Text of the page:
The above is only a small sample of the absurdity. In the spirit of objectivity, I wish I could insist that both sides of the ideological spectrum are equally inflamed. I can’t. It’s not totally one-sided — our editorial inbox also received a letter from someone in a small rural county in the Appalachian Mountains that who probably intended to send it to a more local publication. “If Americans would just stop being adulterers and fornicators, we wouldn’t even have an abortion issue,” the letter read in part.
But notwithstanding that particular type of useless garbage, most of the delirium can be attributed to the pro-abortion leftists who have taken to the streets (and their social media accounts) to convey their anger. Some of them have big plans: those who wished to sign up for the national Women’s March protest scheduled for yesterday in Washington, D.C. were required to check off a box declaring that they are “interested in risking arrest” in order to sign up on their website. Sounds like a fun way to express rage.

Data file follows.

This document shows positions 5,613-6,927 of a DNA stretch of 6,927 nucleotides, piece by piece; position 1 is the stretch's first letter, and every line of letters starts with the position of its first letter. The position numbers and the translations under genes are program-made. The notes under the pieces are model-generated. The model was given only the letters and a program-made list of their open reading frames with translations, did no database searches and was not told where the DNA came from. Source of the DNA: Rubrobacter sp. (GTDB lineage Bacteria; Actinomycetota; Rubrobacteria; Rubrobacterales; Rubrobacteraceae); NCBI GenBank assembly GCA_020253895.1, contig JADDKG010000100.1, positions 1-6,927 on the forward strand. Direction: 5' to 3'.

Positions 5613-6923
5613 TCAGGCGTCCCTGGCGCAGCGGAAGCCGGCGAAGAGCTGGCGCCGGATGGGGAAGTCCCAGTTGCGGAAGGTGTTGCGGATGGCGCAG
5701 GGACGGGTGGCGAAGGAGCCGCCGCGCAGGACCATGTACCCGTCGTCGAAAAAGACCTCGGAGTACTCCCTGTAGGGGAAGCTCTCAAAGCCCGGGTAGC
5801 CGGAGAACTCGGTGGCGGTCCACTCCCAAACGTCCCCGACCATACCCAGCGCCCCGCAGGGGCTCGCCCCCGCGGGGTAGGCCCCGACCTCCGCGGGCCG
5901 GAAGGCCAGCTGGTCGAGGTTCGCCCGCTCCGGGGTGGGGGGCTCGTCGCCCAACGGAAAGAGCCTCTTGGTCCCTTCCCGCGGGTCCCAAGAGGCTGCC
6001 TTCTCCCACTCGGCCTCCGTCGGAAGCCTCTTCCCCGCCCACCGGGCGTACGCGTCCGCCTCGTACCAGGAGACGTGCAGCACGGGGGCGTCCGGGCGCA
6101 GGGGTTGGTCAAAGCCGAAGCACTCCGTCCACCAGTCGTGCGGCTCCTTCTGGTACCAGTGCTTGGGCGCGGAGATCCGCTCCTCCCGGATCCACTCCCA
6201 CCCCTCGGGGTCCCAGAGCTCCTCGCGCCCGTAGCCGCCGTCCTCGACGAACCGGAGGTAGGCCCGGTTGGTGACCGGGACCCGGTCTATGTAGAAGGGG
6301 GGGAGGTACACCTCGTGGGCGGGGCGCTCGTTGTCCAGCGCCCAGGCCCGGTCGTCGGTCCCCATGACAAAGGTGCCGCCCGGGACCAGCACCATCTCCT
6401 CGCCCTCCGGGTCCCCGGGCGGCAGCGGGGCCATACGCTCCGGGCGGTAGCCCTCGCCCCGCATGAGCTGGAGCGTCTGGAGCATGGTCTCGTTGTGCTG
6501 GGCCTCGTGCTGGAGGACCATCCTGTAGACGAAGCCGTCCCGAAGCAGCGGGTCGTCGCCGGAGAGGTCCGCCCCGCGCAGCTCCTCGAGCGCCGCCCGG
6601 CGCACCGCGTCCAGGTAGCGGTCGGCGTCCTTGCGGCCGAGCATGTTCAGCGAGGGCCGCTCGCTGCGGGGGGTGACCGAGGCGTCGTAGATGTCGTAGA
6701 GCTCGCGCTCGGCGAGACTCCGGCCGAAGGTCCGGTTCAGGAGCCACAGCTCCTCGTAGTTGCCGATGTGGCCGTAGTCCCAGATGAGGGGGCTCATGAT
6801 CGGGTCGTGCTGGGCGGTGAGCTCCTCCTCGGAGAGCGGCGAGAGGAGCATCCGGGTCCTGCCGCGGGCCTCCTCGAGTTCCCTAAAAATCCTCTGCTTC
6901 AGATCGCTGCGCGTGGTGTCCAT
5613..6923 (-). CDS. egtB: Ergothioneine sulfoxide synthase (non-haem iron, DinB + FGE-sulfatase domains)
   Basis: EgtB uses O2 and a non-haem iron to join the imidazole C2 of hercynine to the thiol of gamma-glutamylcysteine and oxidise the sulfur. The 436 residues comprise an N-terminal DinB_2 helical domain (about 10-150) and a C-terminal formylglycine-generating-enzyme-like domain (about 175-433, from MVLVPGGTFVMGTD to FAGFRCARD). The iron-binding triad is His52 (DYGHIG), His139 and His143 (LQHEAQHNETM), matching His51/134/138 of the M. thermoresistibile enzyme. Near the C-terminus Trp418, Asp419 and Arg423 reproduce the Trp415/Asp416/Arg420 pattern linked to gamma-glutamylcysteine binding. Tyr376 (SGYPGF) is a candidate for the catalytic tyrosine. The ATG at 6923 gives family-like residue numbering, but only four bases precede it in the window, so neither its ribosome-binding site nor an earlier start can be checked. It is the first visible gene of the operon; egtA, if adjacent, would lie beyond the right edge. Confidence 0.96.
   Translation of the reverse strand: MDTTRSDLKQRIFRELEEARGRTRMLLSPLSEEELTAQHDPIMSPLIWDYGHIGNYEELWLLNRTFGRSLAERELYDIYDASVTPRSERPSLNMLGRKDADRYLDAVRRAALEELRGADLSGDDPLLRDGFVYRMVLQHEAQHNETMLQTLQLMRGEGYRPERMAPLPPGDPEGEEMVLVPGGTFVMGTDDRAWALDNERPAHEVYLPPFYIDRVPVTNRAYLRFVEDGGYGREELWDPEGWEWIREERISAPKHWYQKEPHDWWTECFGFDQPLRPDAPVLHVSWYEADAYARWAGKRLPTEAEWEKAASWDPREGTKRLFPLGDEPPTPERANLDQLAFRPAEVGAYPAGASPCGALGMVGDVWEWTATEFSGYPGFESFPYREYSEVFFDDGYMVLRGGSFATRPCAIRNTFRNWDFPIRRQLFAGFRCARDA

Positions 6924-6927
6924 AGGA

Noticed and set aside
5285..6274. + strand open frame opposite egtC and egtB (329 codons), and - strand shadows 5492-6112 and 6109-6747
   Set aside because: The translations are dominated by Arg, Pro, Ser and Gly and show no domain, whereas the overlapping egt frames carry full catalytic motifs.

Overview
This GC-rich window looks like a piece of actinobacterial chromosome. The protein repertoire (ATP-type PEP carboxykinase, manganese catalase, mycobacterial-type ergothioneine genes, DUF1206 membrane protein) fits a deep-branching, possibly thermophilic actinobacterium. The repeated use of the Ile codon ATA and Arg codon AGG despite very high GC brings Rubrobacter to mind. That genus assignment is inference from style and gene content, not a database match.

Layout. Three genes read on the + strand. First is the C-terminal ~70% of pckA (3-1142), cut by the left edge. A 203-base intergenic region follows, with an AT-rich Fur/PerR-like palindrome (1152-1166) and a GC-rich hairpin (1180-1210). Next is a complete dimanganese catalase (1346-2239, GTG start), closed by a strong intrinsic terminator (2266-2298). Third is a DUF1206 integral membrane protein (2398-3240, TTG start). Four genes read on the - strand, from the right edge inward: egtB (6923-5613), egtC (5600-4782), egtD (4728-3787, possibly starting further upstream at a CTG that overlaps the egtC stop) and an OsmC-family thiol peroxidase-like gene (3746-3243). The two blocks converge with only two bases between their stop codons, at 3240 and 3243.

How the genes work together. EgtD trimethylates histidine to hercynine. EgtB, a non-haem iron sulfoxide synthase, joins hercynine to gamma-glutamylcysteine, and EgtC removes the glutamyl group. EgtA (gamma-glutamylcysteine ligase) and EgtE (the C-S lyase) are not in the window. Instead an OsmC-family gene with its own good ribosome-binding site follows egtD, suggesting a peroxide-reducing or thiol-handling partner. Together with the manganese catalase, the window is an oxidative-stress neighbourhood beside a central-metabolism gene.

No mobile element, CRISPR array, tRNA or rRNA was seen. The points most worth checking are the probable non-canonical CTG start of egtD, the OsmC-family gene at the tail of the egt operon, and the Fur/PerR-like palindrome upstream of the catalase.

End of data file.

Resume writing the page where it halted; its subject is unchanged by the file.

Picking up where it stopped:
And that’s exactly what it is — an expression of rage. Does rage result in the policy that they demand? Probably not. Does rage earn any support in state legislative chambers? Not enough, and not where it really counts, which is in the more than three fifths of those state legislatures around the country controlled by Republicans. Does rage result in new votes to defeat those majorities? Most whose anger over the Dobbs decision fuels their desire to vote were already reliable Democrat voters, and abortion is far from the most pressing issue for swing voters, according to a Monmouth poll conducted mostly in the wake of the Dobbs decision.
Policy isn’t even a part of the current conversation. Their message can be summed up in two words: Screw you. (That’s the sanitized version, at least.) It’s not a winning slogan. The most effective political change isn’t made by screaming in the streets or carrying obscenity-laced signs. I can’t help but wonder if any of these angry activists understand that. And if they don’t, I doubt the words of a smirking opinion writer will help them see the light.